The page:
THE scenario is familiar by now. Many companies have reduced their workforce over the years but expect those who remain to be more productive and efficient.
In most cases, employees are required to plough through twice as much work in half the time and with half the resources.
At the outset, employees may not mind the extra hours or taking on new or unfamiliar jobs. However, when the extended hours become a daily occurrence and weekends are spent doing extra work to keep up with shorter deadlines and greater expectations, stress levels soon start to rise.
This is life in the 21st century, where stress is a badge of honour and work never seems to get completed. Though stress in itself is not harmful, excessive and sustained high stress levels can be damaging in the long run.
Stress manifests itself in many forms and can have a positive or negative impact on people. While some people take a stressful situation as a cue to take a determined and definitive line of action, others can be paralysed and feel lost or depressed.
Use stress positively
Most stress management experts agree that the key to handling stress is not to eliminate it but to manage it and use it for positive results. Here are some ideas to cope with today's high-performance work environment:
1. Simplify procedures and cut out layers in the project review process. Streamlined procedures usually translate to lower stress levels and higher productivity.
2.Try to place a few dynamic people throughout your organisation.
Identify the workaholics and strategically position them where they are needed most, that is, where the workload is heavy. Most importantly, give them the resources, authority and ability to network with other top achievers. They will help keep productivity up and energise the people around them.
3. Strive for the most effective communication across all levels. Encourage open, transparent communication across the organisation's hierarchy so that employees know what is expected and are able to accomplish their goals.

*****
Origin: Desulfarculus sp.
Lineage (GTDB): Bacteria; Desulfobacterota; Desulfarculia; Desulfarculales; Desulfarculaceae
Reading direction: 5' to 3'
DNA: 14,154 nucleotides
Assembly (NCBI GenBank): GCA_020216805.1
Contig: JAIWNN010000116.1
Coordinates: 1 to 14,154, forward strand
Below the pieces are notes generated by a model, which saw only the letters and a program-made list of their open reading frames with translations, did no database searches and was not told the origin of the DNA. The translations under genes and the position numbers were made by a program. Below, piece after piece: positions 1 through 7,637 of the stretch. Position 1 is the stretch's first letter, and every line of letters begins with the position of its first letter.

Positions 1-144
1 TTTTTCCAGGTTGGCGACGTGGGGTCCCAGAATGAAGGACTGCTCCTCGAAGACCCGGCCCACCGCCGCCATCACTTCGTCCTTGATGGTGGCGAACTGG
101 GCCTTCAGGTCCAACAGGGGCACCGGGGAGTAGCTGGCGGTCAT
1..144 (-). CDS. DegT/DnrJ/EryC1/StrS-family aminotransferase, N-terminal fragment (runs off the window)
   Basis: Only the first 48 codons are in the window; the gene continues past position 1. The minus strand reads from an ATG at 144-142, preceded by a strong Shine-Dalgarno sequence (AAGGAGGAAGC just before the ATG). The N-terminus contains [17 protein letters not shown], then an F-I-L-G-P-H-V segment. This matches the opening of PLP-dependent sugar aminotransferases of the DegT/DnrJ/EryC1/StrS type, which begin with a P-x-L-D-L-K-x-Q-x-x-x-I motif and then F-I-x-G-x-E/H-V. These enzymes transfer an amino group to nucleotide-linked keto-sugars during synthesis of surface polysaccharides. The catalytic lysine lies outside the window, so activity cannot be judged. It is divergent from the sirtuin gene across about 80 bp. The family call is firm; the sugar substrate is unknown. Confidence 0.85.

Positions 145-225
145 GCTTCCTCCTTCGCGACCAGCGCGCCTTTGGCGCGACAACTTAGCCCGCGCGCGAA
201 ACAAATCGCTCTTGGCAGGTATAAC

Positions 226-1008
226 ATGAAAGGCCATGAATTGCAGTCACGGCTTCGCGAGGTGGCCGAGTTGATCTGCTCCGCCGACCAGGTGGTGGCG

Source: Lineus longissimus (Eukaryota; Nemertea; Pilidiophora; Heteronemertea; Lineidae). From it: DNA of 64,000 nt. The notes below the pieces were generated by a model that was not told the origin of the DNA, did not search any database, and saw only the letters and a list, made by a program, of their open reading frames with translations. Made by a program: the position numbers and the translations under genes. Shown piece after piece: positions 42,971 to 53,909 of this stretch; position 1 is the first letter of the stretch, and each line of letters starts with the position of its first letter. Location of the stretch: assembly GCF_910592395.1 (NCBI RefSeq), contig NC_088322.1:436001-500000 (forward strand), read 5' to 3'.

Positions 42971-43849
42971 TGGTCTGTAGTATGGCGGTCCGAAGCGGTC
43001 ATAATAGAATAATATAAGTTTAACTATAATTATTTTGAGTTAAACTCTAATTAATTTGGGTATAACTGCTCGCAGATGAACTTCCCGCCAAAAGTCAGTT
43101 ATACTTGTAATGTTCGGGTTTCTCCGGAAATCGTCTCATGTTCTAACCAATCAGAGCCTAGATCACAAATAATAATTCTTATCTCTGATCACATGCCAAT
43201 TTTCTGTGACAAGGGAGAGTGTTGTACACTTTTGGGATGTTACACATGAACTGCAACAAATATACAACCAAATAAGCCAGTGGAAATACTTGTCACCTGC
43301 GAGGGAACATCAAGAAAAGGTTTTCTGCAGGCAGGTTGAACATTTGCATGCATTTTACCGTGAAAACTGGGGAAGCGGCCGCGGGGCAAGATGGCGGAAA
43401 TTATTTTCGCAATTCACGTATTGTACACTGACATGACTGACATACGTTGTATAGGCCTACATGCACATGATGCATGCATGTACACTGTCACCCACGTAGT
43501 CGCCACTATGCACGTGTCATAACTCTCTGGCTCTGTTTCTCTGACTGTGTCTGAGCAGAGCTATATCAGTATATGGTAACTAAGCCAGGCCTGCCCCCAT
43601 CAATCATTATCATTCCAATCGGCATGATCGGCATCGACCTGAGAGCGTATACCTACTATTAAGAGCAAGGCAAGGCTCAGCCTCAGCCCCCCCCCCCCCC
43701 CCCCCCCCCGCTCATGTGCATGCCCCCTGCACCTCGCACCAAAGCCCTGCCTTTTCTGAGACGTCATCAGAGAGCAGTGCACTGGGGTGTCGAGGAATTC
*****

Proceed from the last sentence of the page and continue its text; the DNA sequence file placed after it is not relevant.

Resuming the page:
4. Create a schedule for your day rather than to let events of the day rule you. Don't allow your day to get out of control by responding immediately to every incoming e-mail message.
Instead, schedule three to four blocks of time for e-mail in between your other work. You can also reduce your e-mail correspondence by using regular staff meetings to stay informed of projects, initiatives or the work your staff members are doing.
5. Pace yourself. Assume long hours only if that is what quality, not politics, demands. Set priorities and eliminate a few routine, time-consuming tasks from your workload.
6. Exercise and keep fit. Many people take time out before or after office hours or during lunchtime for a workout in the gym.
Exercise has been proven to have positive impact in stimulating the body and the brain. Physical exercise is a perfect way to relieve stress while keeping fit.
7. Schedule some normal time in your life. When fighting stress, go for activities that counteract your regular work or provide you with energy or relaxation.
For instance, if you sit at a computer all day, do something that is active or verbal after work.
Try to schedule these activities on a regular basis, such as an exercise or music class, so that you retain life balance.
8. Nurture creativity in your leisure hours as well.
Perhaps you have always wanted to write a book, join a class, take up a new sport or learn to play a musical instrument. Do it and lower your stress levels.
Reducing stress is about having a balance in the five elements of your life - physical, spiritual, social, emotional and intellectual.
As a quick exercise, write down these five elements as headings on a blank piece of paper. Below every heading, write the activity and the amount of time you spend on each.
This will quickly show you where imbalances occur and where you need to spend more time.
It is possible to survive the high performance days of the 21st century. But, like everything else in life, effectively managing your stress is the key.